libraries or colleges; when weapons and even locks and keys came to be
    known only as museum pieces; when the four great established priesthoods
    of the world had exposed their own mysteries, given their wealth to the
    poor, and led the triumphant campaign for community; or had taken to
    agriculture, handicrafts, teaching, as befitted humble supporters of the
    new priestless, faithless, Godless religion of world-wide community and
    inarticulate worship. After some five hundred years locks and keys,
    weapons and doctrines, began to return. The golden age left behind it
    only a lovely and incredible tradition, and a set of principles which,
    though now sadly misconceived, were still the best influences in a
    distraught world.

    Those scientists who attributed mental deterioration to the increase of
    cosmic rays affirmed that if the race had discovered science many
    centuries earlier, when it had still before it the period of greatest
    vitality, all would have been well. It would soon have mastered the
    social problems which industrial civilization entails. It would have
    created not merely a "mediaeval" but a highly mechanized Utopia. It
    would almost certainly have discovered how to cope with the excess of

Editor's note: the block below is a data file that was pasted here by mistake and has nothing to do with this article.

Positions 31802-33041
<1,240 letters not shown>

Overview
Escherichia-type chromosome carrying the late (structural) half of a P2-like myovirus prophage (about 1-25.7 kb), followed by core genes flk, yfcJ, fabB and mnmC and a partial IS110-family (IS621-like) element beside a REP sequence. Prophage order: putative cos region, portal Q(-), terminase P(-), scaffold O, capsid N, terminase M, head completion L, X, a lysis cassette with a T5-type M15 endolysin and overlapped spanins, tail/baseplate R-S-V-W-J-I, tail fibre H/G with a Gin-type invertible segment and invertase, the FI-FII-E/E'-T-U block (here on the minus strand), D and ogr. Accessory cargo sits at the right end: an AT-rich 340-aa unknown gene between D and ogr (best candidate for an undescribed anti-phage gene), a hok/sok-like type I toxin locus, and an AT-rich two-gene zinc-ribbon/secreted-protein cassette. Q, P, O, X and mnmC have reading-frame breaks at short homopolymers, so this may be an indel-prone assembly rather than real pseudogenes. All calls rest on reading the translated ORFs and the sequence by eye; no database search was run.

cosmic rays and prevent deterioration. But science had come too late.
    Bvalltu, on the other hand, suspected that deterioration was due to some
    factor in human nature itself. He was inclined to believe that it was a
    consequence of civilization, that in changing the whole environment of
    the human species, seemingly for the better, science had unwittingly
    brought about a state of affairs hostile to spiritual vigor. He did not
    pretend to know whether the disaster was caused by the increase of
    artificial food, or the increased nervous strain of modern conditions,
    or interference with natural selection, or the softer upbringing of
    children, or to some other cause. Perhaps it should be attributed to
    none of these comparatively recent influences; for evidence did suggest
    that deterioration had set in at the very beginning of the scientific
    age, if not even earlier. It might be that some mysterious factor in the
    conditions of the golden age itself had started the rot. It might even
    be, he suggested, that genuine community generated its own poison, that
    the young human being, brought up in a perfected society, in a veritable
    "city of God" on earth, must inevitably revolt toward moral and
    intellectual laziness, toward romantic individualism and sheer
    devilment; and that once this disposition had taken root, science and a
    mechanized civilization had augmented the spiritual decay.

    Shortly before I left the Other Earth a geologist discovered a fossil